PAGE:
Healthcare Spending in the United States Shows Slowdown


Published Date : Dec 20, 2013

This trend could likely translate into heavier paychecks for American middle-class households and help the government save billions of dollars. Yet, no more than one in twenty Americans knows about it.

Currently, the national healthcare spending is rising at the slowest pace recorded yet. In the 1970s and 80s, the yearly health care expenditure grew over 10% annually, dipping slightly in the 90s and regaining its growth for a brief period thereafter only to turn downward again. Today, the annual spending stands at just 4% per year.

However, in a latest poll conducted by New York Times and CBS News, only 5% Americans said that expenditure on healthcare has moderated. Nearly 50% of the respondents said that healthcare costs have been rising at a faster rate of late—mainly because Americans are spending more of their personal incomes to address their healthcare needs. A case in point: the deductible component in Americans’ pay slips has become more common, but has also become more expensive.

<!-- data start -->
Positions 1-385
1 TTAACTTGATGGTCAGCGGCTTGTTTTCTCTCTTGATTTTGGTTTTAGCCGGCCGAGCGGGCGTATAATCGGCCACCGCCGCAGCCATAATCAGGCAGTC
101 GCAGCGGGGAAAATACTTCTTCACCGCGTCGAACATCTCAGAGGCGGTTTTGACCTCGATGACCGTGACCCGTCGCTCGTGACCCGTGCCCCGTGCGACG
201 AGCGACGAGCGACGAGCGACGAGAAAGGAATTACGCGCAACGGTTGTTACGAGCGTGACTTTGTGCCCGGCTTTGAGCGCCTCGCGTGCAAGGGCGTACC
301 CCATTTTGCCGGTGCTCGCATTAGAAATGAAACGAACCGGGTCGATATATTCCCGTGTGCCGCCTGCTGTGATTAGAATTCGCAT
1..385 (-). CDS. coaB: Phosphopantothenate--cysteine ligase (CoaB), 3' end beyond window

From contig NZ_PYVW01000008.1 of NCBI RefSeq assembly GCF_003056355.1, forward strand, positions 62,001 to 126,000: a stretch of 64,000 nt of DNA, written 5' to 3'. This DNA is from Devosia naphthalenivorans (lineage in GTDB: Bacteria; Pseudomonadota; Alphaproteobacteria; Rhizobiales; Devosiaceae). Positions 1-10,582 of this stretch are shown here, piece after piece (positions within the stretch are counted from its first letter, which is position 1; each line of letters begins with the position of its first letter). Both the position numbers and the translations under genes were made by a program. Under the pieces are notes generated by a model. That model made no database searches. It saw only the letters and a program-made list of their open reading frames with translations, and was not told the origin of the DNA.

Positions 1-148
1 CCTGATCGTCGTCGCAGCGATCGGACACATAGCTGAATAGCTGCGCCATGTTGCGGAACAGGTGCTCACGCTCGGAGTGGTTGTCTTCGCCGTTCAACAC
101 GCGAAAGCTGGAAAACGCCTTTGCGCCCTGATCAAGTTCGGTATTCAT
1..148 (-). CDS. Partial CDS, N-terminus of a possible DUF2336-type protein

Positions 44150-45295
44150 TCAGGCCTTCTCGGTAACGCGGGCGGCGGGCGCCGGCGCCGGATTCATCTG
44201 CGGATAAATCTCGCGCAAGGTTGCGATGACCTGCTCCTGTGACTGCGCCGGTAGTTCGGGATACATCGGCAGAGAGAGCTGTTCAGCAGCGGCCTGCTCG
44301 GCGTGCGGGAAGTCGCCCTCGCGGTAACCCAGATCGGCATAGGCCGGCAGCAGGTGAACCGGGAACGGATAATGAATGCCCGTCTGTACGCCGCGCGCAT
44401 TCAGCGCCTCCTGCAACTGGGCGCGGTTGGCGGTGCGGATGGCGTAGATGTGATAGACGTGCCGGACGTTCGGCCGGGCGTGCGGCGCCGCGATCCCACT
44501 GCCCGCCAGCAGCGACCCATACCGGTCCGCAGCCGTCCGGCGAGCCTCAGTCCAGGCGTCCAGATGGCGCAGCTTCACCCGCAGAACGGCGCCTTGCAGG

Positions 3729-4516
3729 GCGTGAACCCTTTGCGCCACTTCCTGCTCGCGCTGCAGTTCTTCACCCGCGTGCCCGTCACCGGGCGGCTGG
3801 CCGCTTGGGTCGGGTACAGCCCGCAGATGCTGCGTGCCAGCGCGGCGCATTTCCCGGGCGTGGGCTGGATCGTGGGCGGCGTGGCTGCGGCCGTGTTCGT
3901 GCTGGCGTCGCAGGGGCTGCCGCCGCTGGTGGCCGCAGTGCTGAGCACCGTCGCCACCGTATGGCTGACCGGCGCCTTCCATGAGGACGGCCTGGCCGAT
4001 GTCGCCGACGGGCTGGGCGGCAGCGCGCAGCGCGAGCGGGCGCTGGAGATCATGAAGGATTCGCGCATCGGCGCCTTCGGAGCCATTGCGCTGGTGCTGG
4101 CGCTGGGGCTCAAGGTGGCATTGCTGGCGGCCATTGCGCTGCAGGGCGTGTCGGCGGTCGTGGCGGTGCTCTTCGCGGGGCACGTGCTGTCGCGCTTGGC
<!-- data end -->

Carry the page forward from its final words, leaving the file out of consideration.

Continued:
Today, 38% Americans are enrolled in a health plan that comprises a $1000 deductible. This figure stood at 18% in 2008, states a survey conducted by the Henry J. Kaiser Family Foundation. And, between 2008 and 2013, the average deductible amount has grown from $735 to $1,097.

In a normal situation, the curtailed healthcare spending would mean that businesses dispense lower funds on health premiums and use the excess towards higher salary packages. In fact, this is what happened in the 1990s.

However, given the current weakening in the economy and the high unemployment rates, there is no real pressure on employers to raise pay scales. This has left households with stagnant earnings and a bigger share of personal healthcare expenses. This is likely the reason most Americans are unaware of what they could potentially gain from the national healthcare spending slowdown.